Can We Survive a Nuclear North Korea?

Can We Survive a Nuclear North Korea?

By Sean Culligan and John McLaughlin


Because North Korean missiles could very well reach the United States.

By Sean Culligan and John McLaughlin

OZY Senior Columnist John McLaughlin teaches at the Johns Hopkins School of Advanced International Studies and was deputy director and acting director of the CIA from 2000 to 2004. Follow him on Twitter: @jmclaughlinSAIS.

Time to manage our expectations. Having most likely lost the battle to keep nukes out of North Korean hands, the problem turns now to dealing with a nuclear-armed Pyongyang.

The U.S. military still has options, but it’s increasingly likely that one of them is not a pre-emptive strike to neutralize North Korea’s capability. Why? 

  • The program is now too large, too advanced and too dispersed, with much of it hidden deep underground.
  • The North has the ability to retaliate with massive artillery strikes on heavily populated areas in South Korea.
  • Pyongyang has an intermediate-range missile force that can hit the South, Japan and other neighbors. Many of its missiles are mobile, making them harder to track and target. It is also starting to use solid fuel in some of them, which makes them more agile because it can dispense with transporting cumbersome liquid fuel. Finally, it already may have the capability to mount nuclear warheads on some of its intermediate-range missiles.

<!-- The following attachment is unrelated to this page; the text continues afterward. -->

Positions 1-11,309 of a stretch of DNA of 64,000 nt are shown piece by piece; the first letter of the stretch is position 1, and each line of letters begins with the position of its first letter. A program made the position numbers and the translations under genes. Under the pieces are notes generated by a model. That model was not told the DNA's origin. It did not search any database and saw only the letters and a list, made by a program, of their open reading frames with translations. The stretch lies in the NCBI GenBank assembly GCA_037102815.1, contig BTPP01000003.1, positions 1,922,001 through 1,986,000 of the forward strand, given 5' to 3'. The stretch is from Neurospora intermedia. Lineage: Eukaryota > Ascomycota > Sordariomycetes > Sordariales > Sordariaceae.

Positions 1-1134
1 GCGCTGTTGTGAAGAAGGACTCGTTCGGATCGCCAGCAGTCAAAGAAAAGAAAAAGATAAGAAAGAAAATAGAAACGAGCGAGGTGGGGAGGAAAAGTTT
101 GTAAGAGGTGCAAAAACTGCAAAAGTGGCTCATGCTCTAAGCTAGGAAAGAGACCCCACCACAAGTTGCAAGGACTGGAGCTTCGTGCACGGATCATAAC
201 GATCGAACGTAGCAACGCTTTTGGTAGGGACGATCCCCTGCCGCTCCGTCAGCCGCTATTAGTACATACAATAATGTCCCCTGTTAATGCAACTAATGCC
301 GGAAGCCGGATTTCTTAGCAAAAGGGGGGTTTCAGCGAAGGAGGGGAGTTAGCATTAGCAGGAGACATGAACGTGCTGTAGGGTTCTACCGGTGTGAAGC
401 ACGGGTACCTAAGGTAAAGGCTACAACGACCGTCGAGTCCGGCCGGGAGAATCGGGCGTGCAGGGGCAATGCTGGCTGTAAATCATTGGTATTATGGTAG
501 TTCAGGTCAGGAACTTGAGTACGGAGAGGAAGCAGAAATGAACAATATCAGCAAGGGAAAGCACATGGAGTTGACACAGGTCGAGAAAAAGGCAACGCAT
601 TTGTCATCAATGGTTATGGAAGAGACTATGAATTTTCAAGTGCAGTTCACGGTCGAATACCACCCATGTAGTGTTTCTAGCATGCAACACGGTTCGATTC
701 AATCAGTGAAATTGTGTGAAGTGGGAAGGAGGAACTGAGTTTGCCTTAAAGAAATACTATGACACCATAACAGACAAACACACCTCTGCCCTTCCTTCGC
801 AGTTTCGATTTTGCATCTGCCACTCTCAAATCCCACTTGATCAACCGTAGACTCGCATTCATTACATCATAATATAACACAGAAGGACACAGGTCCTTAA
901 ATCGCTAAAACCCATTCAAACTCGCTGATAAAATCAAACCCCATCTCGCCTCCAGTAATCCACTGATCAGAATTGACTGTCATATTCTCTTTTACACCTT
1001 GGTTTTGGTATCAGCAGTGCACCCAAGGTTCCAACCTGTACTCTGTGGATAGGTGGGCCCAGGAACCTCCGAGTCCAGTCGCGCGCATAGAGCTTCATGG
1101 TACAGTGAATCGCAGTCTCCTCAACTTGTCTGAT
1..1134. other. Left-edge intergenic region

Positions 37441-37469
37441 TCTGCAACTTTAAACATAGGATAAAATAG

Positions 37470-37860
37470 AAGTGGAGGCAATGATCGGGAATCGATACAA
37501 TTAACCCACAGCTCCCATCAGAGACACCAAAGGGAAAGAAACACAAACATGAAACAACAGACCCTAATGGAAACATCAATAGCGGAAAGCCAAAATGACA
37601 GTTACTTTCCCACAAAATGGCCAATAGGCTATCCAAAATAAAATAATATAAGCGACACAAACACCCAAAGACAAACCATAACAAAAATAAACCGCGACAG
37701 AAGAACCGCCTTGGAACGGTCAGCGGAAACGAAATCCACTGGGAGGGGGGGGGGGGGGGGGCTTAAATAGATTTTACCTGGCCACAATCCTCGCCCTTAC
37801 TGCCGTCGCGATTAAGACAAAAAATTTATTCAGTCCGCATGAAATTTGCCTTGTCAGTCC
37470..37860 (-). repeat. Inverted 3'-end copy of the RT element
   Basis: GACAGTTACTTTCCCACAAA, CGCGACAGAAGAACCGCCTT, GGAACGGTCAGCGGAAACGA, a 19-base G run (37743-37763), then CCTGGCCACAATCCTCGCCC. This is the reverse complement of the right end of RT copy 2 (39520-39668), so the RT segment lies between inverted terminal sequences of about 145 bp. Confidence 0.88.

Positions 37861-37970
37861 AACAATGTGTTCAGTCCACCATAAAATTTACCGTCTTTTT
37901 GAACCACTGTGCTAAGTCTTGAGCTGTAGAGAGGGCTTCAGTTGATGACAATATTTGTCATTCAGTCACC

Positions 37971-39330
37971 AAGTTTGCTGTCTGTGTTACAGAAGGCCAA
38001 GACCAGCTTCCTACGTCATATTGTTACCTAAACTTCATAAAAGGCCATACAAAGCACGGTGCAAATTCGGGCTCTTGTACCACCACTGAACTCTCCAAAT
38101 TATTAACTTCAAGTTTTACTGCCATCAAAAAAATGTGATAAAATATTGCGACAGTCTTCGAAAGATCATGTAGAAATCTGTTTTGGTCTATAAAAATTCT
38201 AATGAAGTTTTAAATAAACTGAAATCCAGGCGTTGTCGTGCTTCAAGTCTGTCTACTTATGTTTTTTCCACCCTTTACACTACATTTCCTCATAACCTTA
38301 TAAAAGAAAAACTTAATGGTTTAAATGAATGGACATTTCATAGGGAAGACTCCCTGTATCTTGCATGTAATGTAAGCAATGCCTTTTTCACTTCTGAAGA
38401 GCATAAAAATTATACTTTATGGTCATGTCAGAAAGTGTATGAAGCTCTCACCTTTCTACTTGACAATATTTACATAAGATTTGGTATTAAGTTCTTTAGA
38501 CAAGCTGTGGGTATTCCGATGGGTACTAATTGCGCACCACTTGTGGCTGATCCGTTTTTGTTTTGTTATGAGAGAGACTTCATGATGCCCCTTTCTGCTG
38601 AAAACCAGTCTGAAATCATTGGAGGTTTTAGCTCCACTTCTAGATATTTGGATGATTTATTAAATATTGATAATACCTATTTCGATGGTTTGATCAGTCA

Data is still emerging on North Korea’s latest missile test on July 24, but it was another attempt to refine its version of an intercontinental missile that could hit the United States. It appears to have had a larger second stage than the one that was tested on July 4, which probably accounts for the greater projected range. Estimates vary on the number of nuclear weapons it already has, ranging from eight to as many as 30.

… when flattened out over a normal missile trajectory, this means [Pyongyang’s missiles] could reach into the central United States.

This latest missile went nearly straight up for about 2,300 miles; when flattened out over a normal missile trajectory, this means it could reach into the central United States. That said, North Korea probably still needs to master a few things, including accuracy. An early video of this test suggests that the North cannot yet shield a re-entry-stage warhead against the heat of atmospheric re-entry. It is also uncertain whether it can yet miniaturize a nuclear warhead sufficiently to fit on the missile’s small third stage.

So now what? American leaders are now forced into a highly complex foreign policy strategy when it comes to Pyongyang — one that requires great agility and close coordination across government departments. Donald Trump’s administration has not yet had to deal with an issue so complicated and so dependent on effective teamwork.


Trump’s team deserves credit for responding forcefully to Syria’s use of chemical weapons in April. But the instrument they used — a cruise missile attack — was a single blunt instrument, compared to the complicated mix of policies North Korea requires. Trump’s appointment of highly disciplined former Marine General and Homeland Security secretary John Kelly as White House chief of staff may help, particularly if he can help national security adviser Gen. H.R. McMaster bring order to the cross-agency coordination of foreign policy.